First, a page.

The announcement that BBC political editor Laura Kuenssberg is moving to the newly created position of business editor at ITV has led to many wondering about what will happen to her popular Twitter account.
The account @BBCLauraK has just under 59,000 followers, who enjoy the personality she brings to her tweets, but the problem lies in the name – should it be changed to the name of the political editor who will replace her when she leaves in September? Or is it Kuenssberg the followers want, and not necessarily the content?
As the Guardian’s Jemima Kiss pointed out in her article about who controls the twitter page, it was Kuenssberg the followers signed up for, not someone else.
Another suggestion that has been made is if the account name should be changed to Kuenssberg’s new work, substituting ITV for BBC - but ITV have already set up a Twitter account under the name @ITVLauraK, which has over 800 followers at time of writing despite no posts being made.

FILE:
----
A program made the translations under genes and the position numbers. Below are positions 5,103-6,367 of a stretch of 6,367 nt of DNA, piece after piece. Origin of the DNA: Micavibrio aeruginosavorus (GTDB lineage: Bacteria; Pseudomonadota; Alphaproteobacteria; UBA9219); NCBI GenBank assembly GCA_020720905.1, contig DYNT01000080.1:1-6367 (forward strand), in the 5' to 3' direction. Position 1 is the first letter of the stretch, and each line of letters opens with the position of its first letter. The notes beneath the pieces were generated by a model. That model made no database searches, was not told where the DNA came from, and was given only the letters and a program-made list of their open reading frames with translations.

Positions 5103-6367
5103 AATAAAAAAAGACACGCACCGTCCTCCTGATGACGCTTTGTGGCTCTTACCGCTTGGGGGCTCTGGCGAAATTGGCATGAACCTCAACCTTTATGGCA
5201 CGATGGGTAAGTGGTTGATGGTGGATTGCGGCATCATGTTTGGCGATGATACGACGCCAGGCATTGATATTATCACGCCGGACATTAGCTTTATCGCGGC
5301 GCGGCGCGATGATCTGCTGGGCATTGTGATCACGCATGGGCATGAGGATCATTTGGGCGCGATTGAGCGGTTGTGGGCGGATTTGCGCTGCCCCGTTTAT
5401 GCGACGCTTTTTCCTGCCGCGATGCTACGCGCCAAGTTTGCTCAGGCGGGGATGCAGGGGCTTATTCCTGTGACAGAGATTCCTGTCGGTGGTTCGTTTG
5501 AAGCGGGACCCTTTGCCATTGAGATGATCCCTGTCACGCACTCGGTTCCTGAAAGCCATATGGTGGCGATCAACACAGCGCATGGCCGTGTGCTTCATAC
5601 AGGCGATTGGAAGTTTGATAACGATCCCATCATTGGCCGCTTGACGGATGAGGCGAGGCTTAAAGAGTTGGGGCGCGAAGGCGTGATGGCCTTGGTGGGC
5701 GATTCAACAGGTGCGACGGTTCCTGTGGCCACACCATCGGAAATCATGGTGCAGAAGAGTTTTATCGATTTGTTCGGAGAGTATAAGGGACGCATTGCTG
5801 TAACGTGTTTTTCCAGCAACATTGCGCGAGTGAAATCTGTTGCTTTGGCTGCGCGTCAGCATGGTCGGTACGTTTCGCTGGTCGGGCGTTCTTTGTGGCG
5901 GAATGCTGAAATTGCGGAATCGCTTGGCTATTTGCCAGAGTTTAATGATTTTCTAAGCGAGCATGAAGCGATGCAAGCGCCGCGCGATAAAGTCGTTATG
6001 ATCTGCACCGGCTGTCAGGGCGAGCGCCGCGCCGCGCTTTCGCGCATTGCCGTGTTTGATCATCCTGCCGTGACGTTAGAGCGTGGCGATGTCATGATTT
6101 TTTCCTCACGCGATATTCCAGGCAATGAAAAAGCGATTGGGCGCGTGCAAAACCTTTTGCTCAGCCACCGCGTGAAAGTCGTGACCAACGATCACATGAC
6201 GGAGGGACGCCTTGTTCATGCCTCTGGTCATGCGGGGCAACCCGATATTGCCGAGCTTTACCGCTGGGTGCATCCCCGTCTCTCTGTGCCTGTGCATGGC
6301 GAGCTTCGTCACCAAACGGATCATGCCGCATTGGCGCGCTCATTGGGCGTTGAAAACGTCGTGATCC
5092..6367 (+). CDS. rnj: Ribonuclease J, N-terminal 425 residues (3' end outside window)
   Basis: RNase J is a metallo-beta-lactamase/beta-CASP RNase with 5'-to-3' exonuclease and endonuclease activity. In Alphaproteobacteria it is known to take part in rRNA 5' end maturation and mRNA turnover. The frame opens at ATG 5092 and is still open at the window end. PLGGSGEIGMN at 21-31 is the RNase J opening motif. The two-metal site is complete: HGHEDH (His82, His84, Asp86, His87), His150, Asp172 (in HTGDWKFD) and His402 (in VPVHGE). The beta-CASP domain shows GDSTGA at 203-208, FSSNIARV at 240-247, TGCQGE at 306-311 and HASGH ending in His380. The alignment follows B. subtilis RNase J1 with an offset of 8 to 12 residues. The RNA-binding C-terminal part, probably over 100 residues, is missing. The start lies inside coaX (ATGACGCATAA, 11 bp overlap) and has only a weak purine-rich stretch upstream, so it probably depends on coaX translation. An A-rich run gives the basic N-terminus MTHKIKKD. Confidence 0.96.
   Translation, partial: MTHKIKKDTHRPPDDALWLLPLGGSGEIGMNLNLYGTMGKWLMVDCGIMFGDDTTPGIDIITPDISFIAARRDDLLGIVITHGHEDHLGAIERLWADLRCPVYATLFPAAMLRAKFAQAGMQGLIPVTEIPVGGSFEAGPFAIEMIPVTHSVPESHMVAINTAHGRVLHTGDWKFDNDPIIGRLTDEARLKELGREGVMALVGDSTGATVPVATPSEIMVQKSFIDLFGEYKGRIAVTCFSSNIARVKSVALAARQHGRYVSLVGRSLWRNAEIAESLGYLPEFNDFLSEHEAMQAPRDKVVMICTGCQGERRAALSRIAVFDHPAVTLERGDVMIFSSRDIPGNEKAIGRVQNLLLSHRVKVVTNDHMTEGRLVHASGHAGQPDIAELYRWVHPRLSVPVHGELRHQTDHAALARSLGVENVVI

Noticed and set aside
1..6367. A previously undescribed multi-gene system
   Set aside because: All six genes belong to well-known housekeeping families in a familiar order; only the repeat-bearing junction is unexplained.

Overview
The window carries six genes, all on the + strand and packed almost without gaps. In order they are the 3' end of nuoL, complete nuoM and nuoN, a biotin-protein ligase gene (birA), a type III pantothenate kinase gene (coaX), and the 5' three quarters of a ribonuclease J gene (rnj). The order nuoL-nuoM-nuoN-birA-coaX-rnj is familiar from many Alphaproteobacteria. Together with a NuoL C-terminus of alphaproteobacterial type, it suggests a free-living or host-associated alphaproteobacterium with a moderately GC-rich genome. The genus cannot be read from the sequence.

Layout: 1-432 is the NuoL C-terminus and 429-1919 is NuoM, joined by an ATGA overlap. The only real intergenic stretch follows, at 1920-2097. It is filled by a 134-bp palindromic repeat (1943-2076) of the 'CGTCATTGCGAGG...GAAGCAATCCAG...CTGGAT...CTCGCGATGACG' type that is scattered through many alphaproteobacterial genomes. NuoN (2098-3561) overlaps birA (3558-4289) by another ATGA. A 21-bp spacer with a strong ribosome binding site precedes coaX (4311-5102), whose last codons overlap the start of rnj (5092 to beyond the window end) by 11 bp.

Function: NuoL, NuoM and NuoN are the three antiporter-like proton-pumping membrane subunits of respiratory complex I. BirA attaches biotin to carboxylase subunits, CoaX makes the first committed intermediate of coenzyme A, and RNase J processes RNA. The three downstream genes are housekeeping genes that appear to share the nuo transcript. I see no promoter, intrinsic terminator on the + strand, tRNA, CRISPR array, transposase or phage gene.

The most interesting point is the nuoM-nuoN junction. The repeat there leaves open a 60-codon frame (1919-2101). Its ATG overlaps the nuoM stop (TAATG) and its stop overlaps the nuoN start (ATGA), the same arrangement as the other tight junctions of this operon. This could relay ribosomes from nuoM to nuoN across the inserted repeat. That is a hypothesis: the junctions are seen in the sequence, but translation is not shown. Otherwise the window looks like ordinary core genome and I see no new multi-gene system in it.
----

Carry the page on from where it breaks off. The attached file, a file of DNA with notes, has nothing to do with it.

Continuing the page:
The followers came after Kuenssberg tweeted on her BBC feed ‘As you've discovered I will become @ITVLauraK in September! Thanks for all the lovely tweets - Back in Westminster tomorrow’.
This debate raises the questions about if people should bring their name and character into their work Twitter accounts.
On one hand, it adds more personality to what could be bland news; lets the reader know who is writing it; and for a large organisation like the BBC it creates a feeling of engagement more than a bland company twitter account.
On the other hand, it leads to upheaval when someone leaves a company – what happens to the followers?